Saturday, 2 February 2013


Ghosts are different in the open country,
Unconstrained by the memories of walls.
Here they have a lightness that combines
With the beauty of the rising or the setting sun
Or in the gentle rain melt to liquid joy.
You will, I know, have felt their presence
The many times you’ve walked this way.
Perhaps you listened to the sighing wind,
Playing antediluvian melodies with the trees,
Or at half-imagined footsteps, turned around
To see who, with an almost-silent tread,
Had crept behind you as you stood transfixed,
To whisper beautiful, enticing words
That, just indiscernible, you longed to hear again.
I know! For I have heard them, too.
Not torn from wraiths of long-lost chieftans
Who, from their barrows’ vantage, still survey
The beauty of the land they ruled;
These spirits are not embedded in the earth
But, nonetheless, they have a right of tenure here.
Nor do they cry with grief, or pain of things long past,
But murmur with a deep and pure pleasure
That they are free at last – whilst we,
Whose souls remain ineffably attached to earth,
Cannot yet follow where they lead,
Into the very essence of this land,
To commune with trees and rooks and with the winds,
And fly, with soaring gulls, to unimagined heights,
Or follow the fox on silver-shadowed, moonstruck nights
To where fox and hare have secret shadow- trysts.
In wonder, you and I can only pass along this way,
Bound to a world that they have gladly left;
For they are clouds across a blameless sky
And soar, delighted, closer to the sun.



John J said...

A fascinating piece on a subject that I find intriguing. Nice one!

It brought to mind the Pieman's blog write-up on part of the South Downs Way here:


Pete Thompson said...

That's a nice blog, John. As it happens, the Yorkshire Wolds is part of the same band of chalk that makes up the South Downs and the landscape is similar in some respects, with a wealth of barrows, rings, etc.

Anonymous said...

I now have my weekend set before me. I've not been following this blog because I'd not linked my email to it. I've done so now. There seems not to be a misspent or misplaced word in "Ghosts" in that each adds its meaning and intent to a well-constructed and visceral poem.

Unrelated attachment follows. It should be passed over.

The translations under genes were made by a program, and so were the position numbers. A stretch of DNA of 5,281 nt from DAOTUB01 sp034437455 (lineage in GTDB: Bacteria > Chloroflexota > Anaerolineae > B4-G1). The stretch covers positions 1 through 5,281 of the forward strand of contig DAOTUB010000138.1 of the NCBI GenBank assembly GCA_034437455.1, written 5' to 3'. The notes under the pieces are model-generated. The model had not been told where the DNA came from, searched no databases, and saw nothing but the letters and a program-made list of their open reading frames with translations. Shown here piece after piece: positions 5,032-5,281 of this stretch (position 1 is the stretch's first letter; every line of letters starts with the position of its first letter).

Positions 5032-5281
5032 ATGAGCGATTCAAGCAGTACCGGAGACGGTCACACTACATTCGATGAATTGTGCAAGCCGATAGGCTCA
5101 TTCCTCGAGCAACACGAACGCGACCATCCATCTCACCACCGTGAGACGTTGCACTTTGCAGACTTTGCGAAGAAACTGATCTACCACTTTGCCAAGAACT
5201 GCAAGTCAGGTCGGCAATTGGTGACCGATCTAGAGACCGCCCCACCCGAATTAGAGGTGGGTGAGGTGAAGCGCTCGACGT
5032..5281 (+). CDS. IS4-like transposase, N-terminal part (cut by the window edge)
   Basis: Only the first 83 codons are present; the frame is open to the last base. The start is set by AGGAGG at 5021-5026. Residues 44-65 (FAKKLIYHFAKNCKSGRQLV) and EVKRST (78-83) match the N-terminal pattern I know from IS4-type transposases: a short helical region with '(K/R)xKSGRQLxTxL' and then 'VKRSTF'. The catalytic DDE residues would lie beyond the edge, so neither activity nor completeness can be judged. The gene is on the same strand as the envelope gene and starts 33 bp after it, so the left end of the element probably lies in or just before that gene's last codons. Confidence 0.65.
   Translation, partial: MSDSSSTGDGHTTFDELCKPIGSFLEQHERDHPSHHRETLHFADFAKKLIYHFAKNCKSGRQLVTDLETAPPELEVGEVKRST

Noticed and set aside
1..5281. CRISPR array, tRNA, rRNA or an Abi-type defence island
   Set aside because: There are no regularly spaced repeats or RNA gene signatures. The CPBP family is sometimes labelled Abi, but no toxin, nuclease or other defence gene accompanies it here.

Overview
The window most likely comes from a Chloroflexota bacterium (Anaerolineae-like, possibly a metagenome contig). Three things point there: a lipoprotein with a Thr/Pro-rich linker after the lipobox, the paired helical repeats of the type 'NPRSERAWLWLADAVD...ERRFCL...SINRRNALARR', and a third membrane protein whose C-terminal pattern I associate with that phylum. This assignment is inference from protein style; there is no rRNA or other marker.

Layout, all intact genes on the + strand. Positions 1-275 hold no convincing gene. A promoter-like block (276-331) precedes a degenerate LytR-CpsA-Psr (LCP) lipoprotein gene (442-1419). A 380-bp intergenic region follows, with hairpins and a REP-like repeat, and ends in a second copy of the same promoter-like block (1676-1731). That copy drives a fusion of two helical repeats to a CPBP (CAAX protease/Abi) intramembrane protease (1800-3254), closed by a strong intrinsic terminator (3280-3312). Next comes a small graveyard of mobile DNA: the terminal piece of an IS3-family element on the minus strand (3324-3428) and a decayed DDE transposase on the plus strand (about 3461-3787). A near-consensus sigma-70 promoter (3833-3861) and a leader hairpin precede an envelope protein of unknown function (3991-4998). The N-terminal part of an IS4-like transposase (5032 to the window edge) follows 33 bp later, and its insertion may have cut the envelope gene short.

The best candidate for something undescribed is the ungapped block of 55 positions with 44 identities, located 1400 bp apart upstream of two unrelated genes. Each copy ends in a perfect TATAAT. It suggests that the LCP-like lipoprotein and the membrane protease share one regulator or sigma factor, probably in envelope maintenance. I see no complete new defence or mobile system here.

In general, your writings bring to mind Coleridge, no small feat in that he wrote what I consider to be a 'best-ever' poem when he penned Kubla Khan. IMO, you have that same 'thing' in the way you use words, in the way you connect people in their wherever with what you experience on your walks. I hope you will give consideration to doing a book of poems. Your work would find appreciative audiences in countries that still have wilderness(es) and people who love their visits to them. You have put in words what I have experienced many times in life but never had the poetic wherewithal to capture.

I think the Brit term for your poems is 'brilliant'. Many thanks.


PS When I've read them all--my intent over the next few days--I may have a criticism. But don't hold your breath waiting for one

Pete Thompson said...

Thans, Bruce, I'm incredibly flattered by your comments. One thing I do have in common with Coleridge is the link between walking and writing although I came to that through another of my poetic heroes, Edward Thomas. I have it in the back of my mind to publish a book and may give it some serious consideration when I have ammassed a few more poems. Hope you enjoy the rest of the blog.